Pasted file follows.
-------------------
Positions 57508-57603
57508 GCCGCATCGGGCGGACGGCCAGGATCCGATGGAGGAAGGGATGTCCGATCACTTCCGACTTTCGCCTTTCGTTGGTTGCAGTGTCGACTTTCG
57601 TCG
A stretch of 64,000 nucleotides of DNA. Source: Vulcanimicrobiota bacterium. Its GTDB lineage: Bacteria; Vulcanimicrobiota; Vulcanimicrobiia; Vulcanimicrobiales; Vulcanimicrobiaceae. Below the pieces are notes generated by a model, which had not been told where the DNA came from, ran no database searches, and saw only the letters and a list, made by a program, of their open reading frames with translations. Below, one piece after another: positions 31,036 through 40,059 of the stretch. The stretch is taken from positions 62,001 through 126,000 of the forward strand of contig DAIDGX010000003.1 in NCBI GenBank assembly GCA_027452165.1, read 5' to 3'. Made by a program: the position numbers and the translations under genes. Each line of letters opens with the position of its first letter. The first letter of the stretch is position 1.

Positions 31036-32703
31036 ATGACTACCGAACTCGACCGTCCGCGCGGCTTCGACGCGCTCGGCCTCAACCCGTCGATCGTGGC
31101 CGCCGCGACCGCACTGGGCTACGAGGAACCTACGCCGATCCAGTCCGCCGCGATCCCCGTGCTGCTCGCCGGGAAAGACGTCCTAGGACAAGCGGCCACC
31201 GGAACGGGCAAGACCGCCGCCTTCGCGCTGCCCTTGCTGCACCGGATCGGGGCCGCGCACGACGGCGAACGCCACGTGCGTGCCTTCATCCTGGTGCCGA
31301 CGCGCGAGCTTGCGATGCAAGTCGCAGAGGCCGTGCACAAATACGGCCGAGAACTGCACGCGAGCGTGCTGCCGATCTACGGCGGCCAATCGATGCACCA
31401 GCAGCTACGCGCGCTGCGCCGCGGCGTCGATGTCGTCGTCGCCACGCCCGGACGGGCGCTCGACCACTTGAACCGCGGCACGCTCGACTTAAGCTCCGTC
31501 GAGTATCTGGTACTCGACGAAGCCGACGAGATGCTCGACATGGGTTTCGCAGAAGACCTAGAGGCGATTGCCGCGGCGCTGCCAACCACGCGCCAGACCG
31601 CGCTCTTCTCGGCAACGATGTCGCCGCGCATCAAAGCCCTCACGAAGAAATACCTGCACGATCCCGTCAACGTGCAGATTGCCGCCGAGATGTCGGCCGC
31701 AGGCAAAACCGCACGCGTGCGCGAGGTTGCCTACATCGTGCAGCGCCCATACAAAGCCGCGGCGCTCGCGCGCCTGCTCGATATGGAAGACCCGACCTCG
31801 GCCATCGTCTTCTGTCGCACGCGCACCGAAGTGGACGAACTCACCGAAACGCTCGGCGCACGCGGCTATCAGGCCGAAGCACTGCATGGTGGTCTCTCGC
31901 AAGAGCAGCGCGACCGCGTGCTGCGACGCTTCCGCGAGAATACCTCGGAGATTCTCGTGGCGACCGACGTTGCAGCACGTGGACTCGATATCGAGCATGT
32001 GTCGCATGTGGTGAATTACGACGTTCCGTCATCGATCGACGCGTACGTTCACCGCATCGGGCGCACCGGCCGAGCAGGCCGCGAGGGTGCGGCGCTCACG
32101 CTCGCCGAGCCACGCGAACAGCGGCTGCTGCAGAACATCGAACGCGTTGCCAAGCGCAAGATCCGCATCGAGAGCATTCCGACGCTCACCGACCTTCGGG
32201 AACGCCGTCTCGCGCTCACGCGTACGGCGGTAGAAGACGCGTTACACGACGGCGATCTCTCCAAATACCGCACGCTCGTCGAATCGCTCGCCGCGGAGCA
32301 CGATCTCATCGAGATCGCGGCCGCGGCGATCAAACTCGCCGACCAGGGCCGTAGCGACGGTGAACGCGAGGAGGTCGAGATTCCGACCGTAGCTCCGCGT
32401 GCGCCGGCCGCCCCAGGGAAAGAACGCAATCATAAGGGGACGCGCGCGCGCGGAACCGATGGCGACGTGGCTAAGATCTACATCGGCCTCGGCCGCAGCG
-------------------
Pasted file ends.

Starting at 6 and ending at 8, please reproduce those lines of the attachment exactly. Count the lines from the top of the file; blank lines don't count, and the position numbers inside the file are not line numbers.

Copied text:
31036 ATGACTACCGAACTCGACCGTCCGCGCGGCTTCGACGCGCTCGGCCTCAACCCGTCGATCGTGGC
31101 CGCCGCGACCGCACTGGGCTACGAGGAACCTACGCCGATCCAGTCCGCCGCGATCCCCGTGCTGCTCGCCGGGAAAGACGTCCTAGGACAAGCGGCCACC
31201 GGAACGGGCAAGACCGCCGCCTTCGCGCTGCCCTTGCTGCACCGGATCGGGGCCGCGCACGACGGCGAACGCCACGTGCGTGCCTTCATCCTGGTGCCGA